Not all of these reforms worked as intended. Some backfired, such as the change to the filibuster rules. Previously, filibusters had been unusual, and the Senate generally operated by majority rule. Once the threshold was lowered to 60, however, filibusters gradually became the norm.

But successful or not, the reformers of the 1970s understood the architecture of American democracy. Power flowed from Congress to the presidency precisely because the presidency was the most accountable branch of the federal government. If the flow was to be reversed, Congress needed to be democratized. This same problem presents itself with even greater force in the 2020s.

In an important new book, Kill Switch, Adam Jentleson offers a harrowing portrait of how anti-majoritarian dysfunction has paralyzed the U.S. Senate. Jentleson formerly worked as an aide to Senator Harry Reid, the Senate Democratic leader from 2005 to 2017, so he writes with an insider’s knowledge. The filibuster is one target of Jentleson’s critique, but not the only one. He is also scathing about the concentration of power in the hands of Senate leadership—a trend to which, as Jentleson acknowledges, Reid contributed more than a little.

At least one point implicit in Jentleson’s argument should be underscored. The Senate is defended by a sequence of rationalizations: It’s good that a Wyoming vote counts 68 times more than a California vote. It’s good that garnering 59 out of 100 votes does not suffice to enact laws. It’s good that any one legislator is able to disrupt the proceedings. These rationalizations have proved contagious. If minority rule is good sometimes, why not more of the time?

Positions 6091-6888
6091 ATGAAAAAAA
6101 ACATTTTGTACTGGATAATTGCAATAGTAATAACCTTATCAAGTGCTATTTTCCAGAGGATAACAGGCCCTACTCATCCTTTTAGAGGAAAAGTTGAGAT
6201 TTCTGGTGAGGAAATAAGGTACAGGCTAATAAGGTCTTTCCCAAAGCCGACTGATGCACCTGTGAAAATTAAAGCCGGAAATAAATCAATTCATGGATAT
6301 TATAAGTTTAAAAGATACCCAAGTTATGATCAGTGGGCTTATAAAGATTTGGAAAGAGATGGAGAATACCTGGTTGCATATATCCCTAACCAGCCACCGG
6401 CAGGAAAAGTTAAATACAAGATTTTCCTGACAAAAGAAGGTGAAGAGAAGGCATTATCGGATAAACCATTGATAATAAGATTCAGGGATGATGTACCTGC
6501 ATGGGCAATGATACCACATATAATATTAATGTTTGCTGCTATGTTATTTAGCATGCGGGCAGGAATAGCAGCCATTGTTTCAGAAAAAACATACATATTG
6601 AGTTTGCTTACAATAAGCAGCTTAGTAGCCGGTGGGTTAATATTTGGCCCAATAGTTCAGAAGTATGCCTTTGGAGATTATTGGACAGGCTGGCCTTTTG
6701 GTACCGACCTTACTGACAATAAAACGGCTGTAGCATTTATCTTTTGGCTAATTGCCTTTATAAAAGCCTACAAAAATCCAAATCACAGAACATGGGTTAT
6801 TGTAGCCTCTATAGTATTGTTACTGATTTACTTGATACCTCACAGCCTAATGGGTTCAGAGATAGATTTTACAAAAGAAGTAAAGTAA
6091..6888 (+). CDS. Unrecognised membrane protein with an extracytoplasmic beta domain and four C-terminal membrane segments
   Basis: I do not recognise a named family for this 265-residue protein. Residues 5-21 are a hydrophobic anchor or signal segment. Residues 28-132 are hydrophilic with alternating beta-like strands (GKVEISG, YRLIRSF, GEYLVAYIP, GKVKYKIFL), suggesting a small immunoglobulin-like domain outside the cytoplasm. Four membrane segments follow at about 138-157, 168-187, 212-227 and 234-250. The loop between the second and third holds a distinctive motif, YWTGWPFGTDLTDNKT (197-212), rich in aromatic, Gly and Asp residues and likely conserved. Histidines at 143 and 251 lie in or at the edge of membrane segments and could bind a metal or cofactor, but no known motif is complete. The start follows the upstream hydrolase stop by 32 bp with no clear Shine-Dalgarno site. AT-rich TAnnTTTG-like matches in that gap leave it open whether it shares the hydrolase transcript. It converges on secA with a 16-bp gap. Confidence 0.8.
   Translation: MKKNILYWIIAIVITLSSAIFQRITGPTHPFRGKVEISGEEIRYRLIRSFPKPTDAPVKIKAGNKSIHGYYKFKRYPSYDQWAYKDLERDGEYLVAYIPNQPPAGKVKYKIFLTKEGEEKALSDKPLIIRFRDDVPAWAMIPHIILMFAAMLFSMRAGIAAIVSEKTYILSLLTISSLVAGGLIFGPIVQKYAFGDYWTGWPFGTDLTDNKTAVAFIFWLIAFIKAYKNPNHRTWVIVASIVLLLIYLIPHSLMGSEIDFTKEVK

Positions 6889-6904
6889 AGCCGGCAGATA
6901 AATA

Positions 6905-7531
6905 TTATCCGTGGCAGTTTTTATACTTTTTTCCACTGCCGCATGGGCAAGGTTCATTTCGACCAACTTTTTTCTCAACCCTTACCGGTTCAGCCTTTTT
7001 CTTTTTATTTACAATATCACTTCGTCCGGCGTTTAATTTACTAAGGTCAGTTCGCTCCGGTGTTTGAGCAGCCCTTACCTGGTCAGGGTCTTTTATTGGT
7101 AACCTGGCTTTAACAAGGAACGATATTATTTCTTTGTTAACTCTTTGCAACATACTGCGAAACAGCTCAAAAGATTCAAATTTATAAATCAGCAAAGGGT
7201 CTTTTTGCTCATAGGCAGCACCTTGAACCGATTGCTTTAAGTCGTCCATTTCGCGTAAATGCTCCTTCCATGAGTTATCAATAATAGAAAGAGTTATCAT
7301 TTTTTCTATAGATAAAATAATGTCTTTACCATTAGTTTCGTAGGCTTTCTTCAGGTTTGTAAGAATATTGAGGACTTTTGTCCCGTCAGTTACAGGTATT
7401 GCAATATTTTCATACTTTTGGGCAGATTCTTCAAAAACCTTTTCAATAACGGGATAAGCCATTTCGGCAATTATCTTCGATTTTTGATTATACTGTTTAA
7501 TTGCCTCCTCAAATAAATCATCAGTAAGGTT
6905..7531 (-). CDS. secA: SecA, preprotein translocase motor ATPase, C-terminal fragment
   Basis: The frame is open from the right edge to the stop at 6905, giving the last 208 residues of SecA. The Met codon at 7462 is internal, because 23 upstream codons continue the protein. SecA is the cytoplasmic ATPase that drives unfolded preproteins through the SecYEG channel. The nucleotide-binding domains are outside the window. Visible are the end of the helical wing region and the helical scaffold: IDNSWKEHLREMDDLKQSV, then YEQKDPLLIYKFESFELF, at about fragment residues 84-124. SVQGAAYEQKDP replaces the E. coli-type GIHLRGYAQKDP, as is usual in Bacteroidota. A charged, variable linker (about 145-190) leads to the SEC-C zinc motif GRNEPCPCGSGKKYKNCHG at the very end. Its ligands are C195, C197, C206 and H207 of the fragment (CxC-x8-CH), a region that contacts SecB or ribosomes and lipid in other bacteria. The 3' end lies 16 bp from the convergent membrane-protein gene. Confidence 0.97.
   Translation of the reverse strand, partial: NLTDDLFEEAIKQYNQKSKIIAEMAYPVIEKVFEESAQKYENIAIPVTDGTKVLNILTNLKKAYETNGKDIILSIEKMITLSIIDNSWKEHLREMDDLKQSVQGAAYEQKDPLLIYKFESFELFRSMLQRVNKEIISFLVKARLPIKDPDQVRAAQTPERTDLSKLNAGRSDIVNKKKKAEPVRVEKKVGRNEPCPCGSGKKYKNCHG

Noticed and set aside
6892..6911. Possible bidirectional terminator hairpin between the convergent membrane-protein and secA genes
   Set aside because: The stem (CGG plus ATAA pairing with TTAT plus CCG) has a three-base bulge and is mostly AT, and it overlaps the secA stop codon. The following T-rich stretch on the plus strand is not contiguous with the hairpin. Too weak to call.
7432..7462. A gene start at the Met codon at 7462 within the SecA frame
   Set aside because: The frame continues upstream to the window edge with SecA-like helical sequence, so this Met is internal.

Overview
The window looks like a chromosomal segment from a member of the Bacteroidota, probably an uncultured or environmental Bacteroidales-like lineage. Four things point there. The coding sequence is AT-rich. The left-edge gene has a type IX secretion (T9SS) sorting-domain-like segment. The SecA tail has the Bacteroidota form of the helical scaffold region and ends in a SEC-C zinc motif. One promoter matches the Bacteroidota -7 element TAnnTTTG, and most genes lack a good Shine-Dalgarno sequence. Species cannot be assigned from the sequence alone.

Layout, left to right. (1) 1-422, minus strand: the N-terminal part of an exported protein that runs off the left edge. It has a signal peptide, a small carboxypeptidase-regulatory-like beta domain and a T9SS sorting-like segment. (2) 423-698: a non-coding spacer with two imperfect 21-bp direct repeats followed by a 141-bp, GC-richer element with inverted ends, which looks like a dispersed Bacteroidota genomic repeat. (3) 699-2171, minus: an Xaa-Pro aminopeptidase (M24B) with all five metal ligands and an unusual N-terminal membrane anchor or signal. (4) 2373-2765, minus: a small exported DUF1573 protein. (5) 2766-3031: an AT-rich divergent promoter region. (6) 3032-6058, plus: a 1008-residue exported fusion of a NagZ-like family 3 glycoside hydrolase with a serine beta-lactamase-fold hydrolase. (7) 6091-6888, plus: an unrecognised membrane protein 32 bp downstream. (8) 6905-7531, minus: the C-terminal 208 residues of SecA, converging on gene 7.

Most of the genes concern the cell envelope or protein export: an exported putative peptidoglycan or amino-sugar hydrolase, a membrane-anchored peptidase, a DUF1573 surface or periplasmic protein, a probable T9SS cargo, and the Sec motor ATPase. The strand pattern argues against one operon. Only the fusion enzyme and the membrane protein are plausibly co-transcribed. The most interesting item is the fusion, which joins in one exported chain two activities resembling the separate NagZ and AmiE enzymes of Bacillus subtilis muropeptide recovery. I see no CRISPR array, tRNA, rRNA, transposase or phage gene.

As the Senate has deviated further and further from majoritarian norms, the House and the state legislatures have followed. Among the great merits of Jentleson’s Kill Switch is that it reminds us how recent this trend is. When Richard Russell and other Senate segregationists of the 1950s and ’60s defended the filibuster, they did not explicitly argue that the conservative white South was entitled to impose its will on a more liberal majority. They spoke instead about the importance of “open debate”—of letting the minority talk indefinitely. Russell and his allies did not then dare advocate letting the minority govern indefinitely, as has become the practice today.

In the era of the 67-vote filibuster, the tools of minority rule were used to defend racial segregation, a cause that even its supporters did not like to defend openly. But once legal segregation was abolished by law, the principle of minority rule lost its former disreputability. Contemporary exponents of minority rule feel less compunction than the Russells did half a century ago. The 60-vote Senate has become an accepted fact of American politics, along with presidents who lose the popular vote, and state legislatures where 45 percent of the vote is converted into 55 percent of the seats, or more.

Fair political systems always extend consideration to minority points of view. The Framers’ constitutional design balanced majority rights as they were understood at the time—the rights of a majority of those persons possessed of full citizenship who voted in state and House elections—against a federal Senate to protect the rights of smaller states and a judiciary insulated from passing political passions. But it’s one thing to respect regional and cultural minorities; it’s another to let those minorities impose hostile preferences upon an unwilling majority, year in, year out, with every exit from federal minority rule blocked by even more obdurate systems of minority rule at the state level.